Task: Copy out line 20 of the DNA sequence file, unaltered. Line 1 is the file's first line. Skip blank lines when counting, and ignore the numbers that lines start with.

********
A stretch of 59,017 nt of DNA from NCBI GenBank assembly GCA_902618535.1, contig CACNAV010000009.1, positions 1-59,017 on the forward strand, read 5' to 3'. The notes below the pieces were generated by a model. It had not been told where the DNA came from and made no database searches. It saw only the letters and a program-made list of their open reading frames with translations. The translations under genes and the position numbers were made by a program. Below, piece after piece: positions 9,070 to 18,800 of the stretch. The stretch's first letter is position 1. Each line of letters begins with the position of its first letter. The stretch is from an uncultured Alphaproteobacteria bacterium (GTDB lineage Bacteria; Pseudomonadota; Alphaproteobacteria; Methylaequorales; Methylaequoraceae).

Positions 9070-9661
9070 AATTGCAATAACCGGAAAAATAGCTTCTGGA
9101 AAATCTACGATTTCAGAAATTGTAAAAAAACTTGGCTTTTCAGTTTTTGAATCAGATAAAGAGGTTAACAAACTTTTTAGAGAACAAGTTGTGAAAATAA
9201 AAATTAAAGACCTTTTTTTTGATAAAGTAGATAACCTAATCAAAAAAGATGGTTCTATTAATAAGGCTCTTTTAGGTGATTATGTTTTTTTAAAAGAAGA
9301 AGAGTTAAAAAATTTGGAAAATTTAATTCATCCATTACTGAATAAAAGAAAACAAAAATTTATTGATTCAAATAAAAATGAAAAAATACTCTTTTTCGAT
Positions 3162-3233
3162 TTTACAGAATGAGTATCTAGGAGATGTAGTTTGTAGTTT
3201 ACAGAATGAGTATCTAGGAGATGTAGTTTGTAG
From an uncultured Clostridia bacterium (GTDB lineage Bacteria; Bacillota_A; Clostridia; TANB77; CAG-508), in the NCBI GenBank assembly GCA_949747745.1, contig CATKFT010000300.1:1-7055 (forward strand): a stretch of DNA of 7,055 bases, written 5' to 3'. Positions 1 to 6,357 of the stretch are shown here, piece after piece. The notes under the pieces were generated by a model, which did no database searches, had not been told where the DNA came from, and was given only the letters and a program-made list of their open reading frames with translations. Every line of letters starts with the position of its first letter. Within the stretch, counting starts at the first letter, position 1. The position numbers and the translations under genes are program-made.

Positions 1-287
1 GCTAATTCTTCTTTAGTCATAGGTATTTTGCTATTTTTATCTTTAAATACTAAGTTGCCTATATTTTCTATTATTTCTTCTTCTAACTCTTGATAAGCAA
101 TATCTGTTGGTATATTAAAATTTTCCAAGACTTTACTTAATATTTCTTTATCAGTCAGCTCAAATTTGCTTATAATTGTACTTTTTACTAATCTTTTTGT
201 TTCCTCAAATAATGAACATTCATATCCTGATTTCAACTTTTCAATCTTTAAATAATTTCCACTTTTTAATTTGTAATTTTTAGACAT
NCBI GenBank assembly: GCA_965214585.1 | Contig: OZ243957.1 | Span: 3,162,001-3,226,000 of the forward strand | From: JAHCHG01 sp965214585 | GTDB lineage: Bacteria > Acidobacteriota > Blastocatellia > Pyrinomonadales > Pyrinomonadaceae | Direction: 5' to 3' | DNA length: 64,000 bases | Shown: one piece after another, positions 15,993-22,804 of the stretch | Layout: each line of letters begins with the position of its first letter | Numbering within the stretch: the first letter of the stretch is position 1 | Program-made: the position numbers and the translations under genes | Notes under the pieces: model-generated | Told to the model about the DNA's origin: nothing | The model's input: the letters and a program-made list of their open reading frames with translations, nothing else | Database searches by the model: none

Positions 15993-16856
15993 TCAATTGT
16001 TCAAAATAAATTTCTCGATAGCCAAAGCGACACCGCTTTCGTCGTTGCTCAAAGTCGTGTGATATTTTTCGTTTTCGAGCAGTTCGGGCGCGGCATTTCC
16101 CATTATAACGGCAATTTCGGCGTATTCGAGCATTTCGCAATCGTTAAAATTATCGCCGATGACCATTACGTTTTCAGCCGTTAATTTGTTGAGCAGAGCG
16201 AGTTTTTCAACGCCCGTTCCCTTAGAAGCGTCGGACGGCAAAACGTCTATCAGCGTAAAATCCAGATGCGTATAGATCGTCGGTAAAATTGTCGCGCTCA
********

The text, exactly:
16201 AGTTTTTCAACGCCCGTTCCCTTAGAAGCGTCGGACGGCAAAACGTCTATCAGCGTAAAATCCAGATGCGTATAGATCGTCGGTAAAATTGTCGCGCTCA